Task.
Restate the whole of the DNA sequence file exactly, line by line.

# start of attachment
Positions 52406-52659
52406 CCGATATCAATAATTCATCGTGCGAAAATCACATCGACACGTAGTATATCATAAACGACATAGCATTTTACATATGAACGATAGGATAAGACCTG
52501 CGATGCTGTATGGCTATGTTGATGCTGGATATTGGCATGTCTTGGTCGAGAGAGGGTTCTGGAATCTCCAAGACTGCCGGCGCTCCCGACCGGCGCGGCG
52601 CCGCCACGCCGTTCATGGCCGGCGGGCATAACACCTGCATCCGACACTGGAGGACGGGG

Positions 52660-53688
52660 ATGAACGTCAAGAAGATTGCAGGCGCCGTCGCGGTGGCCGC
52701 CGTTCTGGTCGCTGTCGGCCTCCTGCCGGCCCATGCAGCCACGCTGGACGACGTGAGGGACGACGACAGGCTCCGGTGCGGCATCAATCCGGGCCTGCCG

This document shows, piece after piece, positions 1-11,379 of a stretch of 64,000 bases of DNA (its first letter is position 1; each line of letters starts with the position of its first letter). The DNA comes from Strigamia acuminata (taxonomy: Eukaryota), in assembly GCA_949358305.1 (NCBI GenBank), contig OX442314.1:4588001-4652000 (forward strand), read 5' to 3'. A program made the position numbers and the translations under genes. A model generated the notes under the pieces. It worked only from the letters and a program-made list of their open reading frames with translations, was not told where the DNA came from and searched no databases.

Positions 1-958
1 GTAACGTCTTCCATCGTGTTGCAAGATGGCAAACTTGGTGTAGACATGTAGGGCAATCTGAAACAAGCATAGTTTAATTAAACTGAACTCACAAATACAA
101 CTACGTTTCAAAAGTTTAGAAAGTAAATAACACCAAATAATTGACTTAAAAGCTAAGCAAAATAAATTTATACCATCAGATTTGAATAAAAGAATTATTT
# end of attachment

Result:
Positions 52406-52659
52406 CCGATATCAATAATTCATCGTGCGAAAATCACATCGACACGTAGTATATCATAAACGACATAGCATTTTACATATGAACGATAGGATAAGACCTG
52501 CGATGCTGTATGGCTATGTTGATGCTGGATATTGGCATGTCTTGGTCGAGAGAGGGTTCTGGAATCTCCAAGACTGCCGGCGCTCCCGACCGGCGCGGCG
52601 CCGCCACGCCGTTCATGGCCGGCGGGCATAACACCTGCATCCGACACTGGAGGACGGGG

Positions 52660-53688
52660 ATGAACGTCAAGAAGATTGCAGGCGCCGTCGCGGTGGCCGC
52701 CGTTCTGGTCGCTGTCGGCCTCCTGCCGGCCCATGCAGCCACGCTGGACGACGTGAGGGACGACGACAGGCTCCGGTGCGGCATCAATCCGGGCCTGCCG

This document shows, piece after piece, positions 1-11,379 of a stretch of 64,000 bases of DNA (its first letter is position 1; each line of letters starts with the position of its first letter). The DNA comes from Strigamia acuminata (taxonomy: Eukaryota), in assembly GCA_949358305.1 (NCBI GenBank), contig OX442314.1:4588001-4652000 (forward strand), read 5' to 3'. A program made the position numbers and the translations under genes. A model generated the notes under the pieces. It worked only from the letters and a program-made list of their open reading frames with translations, was not told where the DNA came from and searched no databases.

Positions 1-958
1 GTAACGTCTTCCATCGTGTTGCAAGATGGCAAACTTGGTGTAGACATGTAGGGCAATCTGAAACAAGCATAGTTTAATTAAACTGAACTCACAAATACAA
101 CTACGTTTCAAAAGTTTAGAAAGTAAATAACACCAAATAATTGACTTAAAAGCTAAGCAAAATAAATTTATACCATCAGATTTGAATAAAAGAATTATTT